We get it already. The Iraq war was a mistake.
Indeed, on this point pretty much everyone agrees. Jeb Bush, the brother of the president who launched the war, has said so. So has Hillary Clinton, the only presidential candidate in either party to have actually voted to invade Iraq (though she refused to admit her vote was a mistake until fairly recently).
The only disagreements on the Republican side are about the degree and nature of the mistake. Catch Donald Trump in a glandular moment and he'll say that George W. Bush knowingly sent thousands of Americans to their deaths based on a lie. Ask Trump when he's in a more mature mood -- or when he gets bad press for his slanders -- and he'll say he doesn't know whether it was a lie.
The other GOP candidates agree that it was a mistake in hindsight, though most say, rightly, it was defensible at the time. Indeed, some of us believe that we could have turned a mistake into a success had Barack Obama not been in such a hurry to squander the hard-won victories of President Bush's surge.
On the Democratic side, there's a lot less nuance. Sen. Bernie Sanders insists that Clinton's vote for the war is all you need to know about her foreign policy judgment. Clinton's reply is, "One vote in 2002 is not a plan to defeat ISIS."
Clinton is right, of course. But at this point, plans are less important than the will to put them into action. I suspect there's no shortage of plans to get the job done sitting in Obama's inbox. What's missing is a presidential commitment to implementing them.
But ISIS is just one of our problems. Obama's own director of national intelligence, James Clapper, told the Senate Armed Services Committee last week that we now face "the most diverse array of challenges and threats that I can recall."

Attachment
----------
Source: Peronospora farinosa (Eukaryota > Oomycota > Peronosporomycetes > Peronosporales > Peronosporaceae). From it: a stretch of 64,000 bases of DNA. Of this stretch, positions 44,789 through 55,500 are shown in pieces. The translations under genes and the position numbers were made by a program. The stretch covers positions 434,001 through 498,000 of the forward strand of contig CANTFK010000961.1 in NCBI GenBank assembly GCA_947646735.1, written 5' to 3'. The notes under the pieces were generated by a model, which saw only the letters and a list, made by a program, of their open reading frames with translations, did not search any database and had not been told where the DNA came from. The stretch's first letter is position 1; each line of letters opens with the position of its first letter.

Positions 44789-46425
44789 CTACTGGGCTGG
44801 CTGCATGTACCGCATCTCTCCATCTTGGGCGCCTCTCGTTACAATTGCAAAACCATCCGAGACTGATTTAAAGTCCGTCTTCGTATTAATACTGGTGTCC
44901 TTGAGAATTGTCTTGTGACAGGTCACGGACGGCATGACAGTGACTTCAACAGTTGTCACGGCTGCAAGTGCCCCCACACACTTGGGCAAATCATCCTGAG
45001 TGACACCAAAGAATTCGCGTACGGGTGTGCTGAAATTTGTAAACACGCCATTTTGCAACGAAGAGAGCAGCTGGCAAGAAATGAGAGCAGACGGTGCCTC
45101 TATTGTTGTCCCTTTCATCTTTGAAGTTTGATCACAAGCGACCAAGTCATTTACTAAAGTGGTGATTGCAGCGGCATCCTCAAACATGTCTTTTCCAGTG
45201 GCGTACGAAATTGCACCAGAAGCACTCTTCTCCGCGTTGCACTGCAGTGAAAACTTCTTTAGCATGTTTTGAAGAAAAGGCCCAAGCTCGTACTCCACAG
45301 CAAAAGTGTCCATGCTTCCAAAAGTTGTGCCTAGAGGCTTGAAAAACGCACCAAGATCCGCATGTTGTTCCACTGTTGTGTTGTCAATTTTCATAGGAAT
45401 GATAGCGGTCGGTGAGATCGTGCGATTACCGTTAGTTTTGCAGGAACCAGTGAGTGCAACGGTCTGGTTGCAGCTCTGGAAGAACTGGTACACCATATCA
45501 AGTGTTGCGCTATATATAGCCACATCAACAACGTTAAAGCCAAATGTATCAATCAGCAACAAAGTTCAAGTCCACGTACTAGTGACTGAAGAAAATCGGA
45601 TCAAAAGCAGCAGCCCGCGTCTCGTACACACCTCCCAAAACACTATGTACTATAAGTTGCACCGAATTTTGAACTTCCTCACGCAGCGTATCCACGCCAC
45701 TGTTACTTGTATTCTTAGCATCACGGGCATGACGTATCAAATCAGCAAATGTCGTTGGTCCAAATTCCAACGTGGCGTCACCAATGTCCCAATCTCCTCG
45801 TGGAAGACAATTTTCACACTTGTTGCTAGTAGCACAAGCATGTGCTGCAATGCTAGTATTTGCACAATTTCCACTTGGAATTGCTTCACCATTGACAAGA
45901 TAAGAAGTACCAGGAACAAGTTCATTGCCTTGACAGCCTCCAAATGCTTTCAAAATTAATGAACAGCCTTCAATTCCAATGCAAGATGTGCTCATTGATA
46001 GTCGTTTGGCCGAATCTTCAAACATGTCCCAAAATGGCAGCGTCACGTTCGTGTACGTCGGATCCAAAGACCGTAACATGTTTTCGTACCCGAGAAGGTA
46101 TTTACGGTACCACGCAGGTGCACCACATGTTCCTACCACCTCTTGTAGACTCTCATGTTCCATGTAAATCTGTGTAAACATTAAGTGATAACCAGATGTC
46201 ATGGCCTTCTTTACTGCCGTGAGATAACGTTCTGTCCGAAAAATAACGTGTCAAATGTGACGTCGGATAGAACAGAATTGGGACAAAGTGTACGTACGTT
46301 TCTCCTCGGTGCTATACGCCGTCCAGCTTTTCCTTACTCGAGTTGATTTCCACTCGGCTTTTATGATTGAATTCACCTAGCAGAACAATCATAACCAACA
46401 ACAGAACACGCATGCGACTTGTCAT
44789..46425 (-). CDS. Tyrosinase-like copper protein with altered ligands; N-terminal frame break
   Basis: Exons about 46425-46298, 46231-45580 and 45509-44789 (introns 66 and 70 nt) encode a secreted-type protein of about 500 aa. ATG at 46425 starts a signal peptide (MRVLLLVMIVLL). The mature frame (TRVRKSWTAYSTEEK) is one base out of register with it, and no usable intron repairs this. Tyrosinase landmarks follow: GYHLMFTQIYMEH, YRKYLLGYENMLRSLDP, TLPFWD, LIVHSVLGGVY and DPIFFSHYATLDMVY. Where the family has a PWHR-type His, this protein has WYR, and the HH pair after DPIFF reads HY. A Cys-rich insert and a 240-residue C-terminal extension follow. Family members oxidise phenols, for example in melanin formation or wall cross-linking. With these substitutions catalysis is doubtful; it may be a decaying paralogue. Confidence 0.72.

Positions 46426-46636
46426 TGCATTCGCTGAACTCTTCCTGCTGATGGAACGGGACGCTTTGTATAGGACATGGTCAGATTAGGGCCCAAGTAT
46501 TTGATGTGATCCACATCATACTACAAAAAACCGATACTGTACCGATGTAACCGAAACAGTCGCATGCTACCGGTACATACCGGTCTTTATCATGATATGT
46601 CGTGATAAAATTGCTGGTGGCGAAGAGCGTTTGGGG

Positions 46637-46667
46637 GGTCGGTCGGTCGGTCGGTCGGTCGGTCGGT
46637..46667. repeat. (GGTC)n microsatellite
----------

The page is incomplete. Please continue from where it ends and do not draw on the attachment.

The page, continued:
By no means is it all Obama's fault. Saudi Arabia's problems, for instance, are a poisonous mix of religious extremism and medieval political arrangements temporarily sustained by an ultimately unsustainable economic model. Similarly, Vladimir Putin has had his eyes on restoring the grandeur of imperial Russia for decades. China's burgeoning nationalism has been baked into the political and demographic cake for even longer.
But these and other challenges have all been made worse on Obama's watch. Russia seized Crimea and declared an unofficial war on Ukraine. China has only grown emboldened in the face of American lassitude. Just this week, China deployed new missile systems to one of its manmade islands in a disputed region of the South China Sea while Obama was holding his South Asia summit in California. The insult was not subtle.
Obama's Iran deal, crafted unilaterally as an end-run around Congress, has started a Middle Eastern nuclear arms race and caused our longstanding allies in the region to question our reliability. To date, there's no evidence that Iran has abandoned its role as a terrorism sponsor, its quest for nuclear weapons or its goal of becoming a regional hegemon.
Before that, Obama's decision to renege on our missile defense commitments to our Eastern European allies sent a similar signal to friends and foes alike.
We can debate how much blame Obama deserves for Syria's civil war, but almost no one outside his paid staff disputes that he's only made things worse. The conflict there has set off the worst humanitarian crisis in Europe since the end of World War II -- that's John Kerry's own assessment -- which may yet tear the European Union asunder.
The instability closer to the fighting is even more dangerous. Russia and Turkey may soon go to war with each other, as Russia mercilessly and indiscriminately massacres anyone standing in the way of its pet, Syrian President Bashar Assad. The Jordanian monarchy may crumble, in part for a lack of assistance from the United States.
And yet, the gravity of the situation has yet to enter into the presidential contest in a serious way. As a co-author of Obama's disastrous foreign policy, Hillary Clinton has no interest in calling attention to the global catastrophes unfolding around us. Bernie Sanders doesn't want to talk about anything he can't blame on billionaires, and Donald Trump doesn't want to talk about anything other than his poll numbers, his insults and the fraudulent claim that he predicted all of this before Bush launched the war in Iraq.
It's time to take these things seriously, before it's too late.
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Jonah Goldberg is a fellow at the American Enterprise Institute and editor-at-large of National Review Online.